Screen Shot 2016-06-05 at 3.14.20 PMI define support or oversold levels on the basis of a few criteria which I will not specify here. (Ask my undergraduate students!)  Just keep in mind that not every BOS will work out. When I tweet a BOS alert, I will also specify the price at which I think it would have failed and where I would place my stop loss order. When a BOS position succeeds, I must then decide where to raise my sell stop to. Sometimes I may not raise it at all, if I want to try and ride a strong stock that I have been waiting for an entry for, or to avoid being whipsawed. Other times I might raise my sell stop to a level that will likely prevent a gain from turning into a loss. This is where science ends and the art of the trade begins….

Friday was the 7th day of the new $QQQ short term up-trend and the General Market Index (GMI) remains at 6 (of 6). As long as my market indicators stay positive I will tweet some of my alerts for GLBs and BOS. By the way, you can check out the performance of selected recent GLB alert stocks on the right of my blog page. Many are doing well, as the market is in an up-trend.

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3rd day of $QQQ short term up-trend; catch my intraday tweets; GLB: $WB

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I have started to tweet alerts that I get during the trading day. My tweets are designed to be educational and not trading recommendations. My tweets are also listed to the right of this post (@wishingwealth). I am showing you how I  identify Green line Breakouts (GLB) during the trading day. I do not buy all GLBs that come up. If I do buy a GLB, I usually sell immediately if the stock looks like it will close back below the green line. I draw a green line at the highest all-time price a stock has traded at and not surpassed for at least three months. Basically it identifies a strong stock that has rested for at least 3 months and then breaks above its green line top. A list of some GLBs appears in the table to  the right. GLBs tend to work best when the market is climbing higher. Now that the GMI is on a recent Buy signal, I am looking for GLBs to buy.

Below is a daily chart of WB, which I tweeted (and purchased) on Friday. I like the fact that it broke out on above average volume but will sell it mercilessly if it comes back below the green line. The first loss is the smallest loss…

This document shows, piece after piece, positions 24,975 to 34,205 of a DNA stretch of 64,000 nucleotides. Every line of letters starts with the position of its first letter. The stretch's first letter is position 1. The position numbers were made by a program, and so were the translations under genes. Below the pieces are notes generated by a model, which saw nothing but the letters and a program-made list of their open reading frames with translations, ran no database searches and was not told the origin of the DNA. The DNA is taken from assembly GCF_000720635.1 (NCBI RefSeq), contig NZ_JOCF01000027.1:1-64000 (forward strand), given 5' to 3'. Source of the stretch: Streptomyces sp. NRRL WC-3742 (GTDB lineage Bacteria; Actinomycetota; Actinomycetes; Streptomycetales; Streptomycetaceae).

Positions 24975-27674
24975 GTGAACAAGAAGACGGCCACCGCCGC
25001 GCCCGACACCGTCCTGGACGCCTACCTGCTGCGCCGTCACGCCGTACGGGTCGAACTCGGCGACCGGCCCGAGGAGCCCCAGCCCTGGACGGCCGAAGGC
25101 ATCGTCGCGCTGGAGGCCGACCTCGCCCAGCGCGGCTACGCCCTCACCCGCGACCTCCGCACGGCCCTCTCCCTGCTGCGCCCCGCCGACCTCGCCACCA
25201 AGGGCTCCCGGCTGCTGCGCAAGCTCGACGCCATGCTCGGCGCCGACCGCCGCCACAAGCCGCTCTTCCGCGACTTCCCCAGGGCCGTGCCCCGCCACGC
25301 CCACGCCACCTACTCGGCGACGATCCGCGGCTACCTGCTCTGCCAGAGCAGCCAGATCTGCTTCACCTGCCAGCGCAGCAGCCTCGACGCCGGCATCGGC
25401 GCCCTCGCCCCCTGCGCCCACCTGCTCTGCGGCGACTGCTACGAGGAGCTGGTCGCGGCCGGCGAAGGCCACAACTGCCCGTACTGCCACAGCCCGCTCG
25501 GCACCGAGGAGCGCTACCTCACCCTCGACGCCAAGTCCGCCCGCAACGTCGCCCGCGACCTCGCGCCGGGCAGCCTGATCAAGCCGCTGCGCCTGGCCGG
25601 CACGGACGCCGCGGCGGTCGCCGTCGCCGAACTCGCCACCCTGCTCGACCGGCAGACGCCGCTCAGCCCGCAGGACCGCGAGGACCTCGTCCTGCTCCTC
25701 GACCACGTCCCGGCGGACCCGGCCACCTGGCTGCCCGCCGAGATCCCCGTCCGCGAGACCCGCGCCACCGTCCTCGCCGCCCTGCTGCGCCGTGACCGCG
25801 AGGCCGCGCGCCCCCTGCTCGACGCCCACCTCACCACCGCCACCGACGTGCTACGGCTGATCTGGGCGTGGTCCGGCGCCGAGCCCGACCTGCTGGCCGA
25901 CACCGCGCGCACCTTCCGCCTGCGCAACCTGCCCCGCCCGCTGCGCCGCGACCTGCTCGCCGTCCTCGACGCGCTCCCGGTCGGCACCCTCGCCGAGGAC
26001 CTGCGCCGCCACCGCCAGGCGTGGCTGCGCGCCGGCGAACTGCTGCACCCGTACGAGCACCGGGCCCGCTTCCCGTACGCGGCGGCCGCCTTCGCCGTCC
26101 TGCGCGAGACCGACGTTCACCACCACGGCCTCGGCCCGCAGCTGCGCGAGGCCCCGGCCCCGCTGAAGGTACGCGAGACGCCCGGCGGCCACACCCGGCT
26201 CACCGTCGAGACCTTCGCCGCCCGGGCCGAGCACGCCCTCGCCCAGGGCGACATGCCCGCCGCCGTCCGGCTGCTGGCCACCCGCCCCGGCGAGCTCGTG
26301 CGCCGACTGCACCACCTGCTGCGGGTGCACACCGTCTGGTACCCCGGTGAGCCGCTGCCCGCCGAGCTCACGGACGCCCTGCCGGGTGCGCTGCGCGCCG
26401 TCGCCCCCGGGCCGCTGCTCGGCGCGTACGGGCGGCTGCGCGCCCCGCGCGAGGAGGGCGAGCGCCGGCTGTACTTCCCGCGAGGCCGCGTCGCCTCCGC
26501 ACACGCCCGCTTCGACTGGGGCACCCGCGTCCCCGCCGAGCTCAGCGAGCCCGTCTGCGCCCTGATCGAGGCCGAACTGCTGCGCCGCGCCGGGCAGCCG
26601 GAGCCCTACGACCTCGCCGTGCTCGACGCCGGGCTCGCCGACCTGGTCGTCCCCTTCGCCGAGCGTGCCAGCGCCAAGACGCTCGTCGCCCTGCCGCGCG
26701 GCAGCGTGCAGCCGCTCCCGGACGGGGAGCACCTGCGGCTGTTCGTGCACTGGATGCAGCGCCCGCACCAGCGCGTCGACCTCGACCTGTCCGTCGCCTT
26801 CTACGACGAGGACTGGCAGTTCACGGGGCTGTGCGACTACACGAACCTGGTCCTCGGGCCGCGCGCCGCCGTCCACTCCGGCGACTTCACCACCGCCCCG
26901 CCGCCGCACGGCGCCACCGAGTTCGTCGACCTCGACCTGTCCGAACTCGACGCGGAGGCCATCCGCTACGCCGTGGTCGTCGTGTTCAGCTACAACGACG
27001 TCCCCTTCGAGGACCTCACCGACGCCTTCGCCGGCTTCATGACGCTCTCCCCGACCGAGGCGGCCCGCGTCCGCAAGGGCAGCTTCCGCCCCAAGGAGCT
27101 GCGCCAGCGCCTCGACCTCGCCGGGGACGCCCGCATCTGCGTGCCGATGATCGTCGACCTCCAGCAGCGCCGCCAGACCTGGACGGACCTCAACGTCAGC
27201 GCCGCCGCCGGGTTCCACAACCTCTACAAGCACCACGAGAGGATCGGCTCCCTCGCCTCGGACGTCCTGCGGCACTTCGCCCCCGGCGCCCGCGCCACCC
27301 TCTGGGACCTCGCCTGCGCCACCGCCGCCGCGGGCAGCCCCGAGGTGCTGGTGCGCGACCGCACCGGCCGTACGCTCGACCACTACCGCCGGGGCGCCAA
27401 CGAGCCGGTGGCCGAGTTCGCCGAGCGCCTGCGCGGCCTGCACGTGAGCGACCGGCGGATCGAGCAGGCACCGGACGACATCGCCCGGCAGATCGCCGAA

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The GMI (general market index) remains at 6 (of 6).

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$DIA and $QQQ still struggling; GMI still at zero (of 6); mainly in cash

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Friday was the 19th day of the QQQ short term down-trend, within a longer term down-trend. The Dow 30 stocks, measured by the ETF, DIA, is weaker than the QQQ. Note in this daily Guppy chart that the DIA is lower than all 12 daily moving averages. The dotted line is the weekly close of the DIA. The dotted line tends to lead the averages. The shorter term red averages are declining and if they create a BWR (blue/white/red) pattern the market will be in another swoon. Note the preceding RWB advancing pattern.

DIAdailyguppyThe QQQ is showing a little more strength, but it remains in a BWR down-trend. . While it closed Friday below all of the blue (longer term) averages, the QQQ has climbed above all of its red (shorter term) averages. It has done this 2 times in the recent past and each attempt has failed to climb above the blue lines. A close of the QQQ above all of the blue lines (around 106.92) would be a strong show of strength and might signal the end of the BWR pattern. Stay tuned….

DIAdguppyMeanwhile the GMI remains at zero (of 6). I remain on the sidelines, mainly in cash…..

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Daily Guppy charts of $QQQ and T2108 turn negative; GMI turns 0 (of 6)–mainly in cash

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All six of the primary indicators counted in the GMI are negative (see GMI table at bottom). The only  positive sign I see is that the put/call ratio on Friday, a contrary indicator now indicating many option traders are bearish, suggests that we could get a quick short term bounce on Monday.  But these  modified daily Guppy charts of QQQ (Nasdaq 100 ETF) and T2108 (a measure of the % of NYSE stocks that closed above their  average price over the past 40 days) suggest that these indicators are turning down. These daily Guppy charts show that the  shorter term averages (red) are moving below the longer term averages (blue). Until these averages return to a rising RWB (red/white/blue) pattern, I believe the trend is down.

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Here is the GMI table. A GMI reading of zero is for me, a sign of  significant market weakness. Note the SPY has now closed below its 10 week average, joining the QQQ. I am a chicken trader and therefore am now mainly in cash in my trading accounts with a small position in SQQQ, a leveraged ETF which is designed to rise 3X as much as the QQQ falls. My first priority is to conserve capital so that I live to trade another day…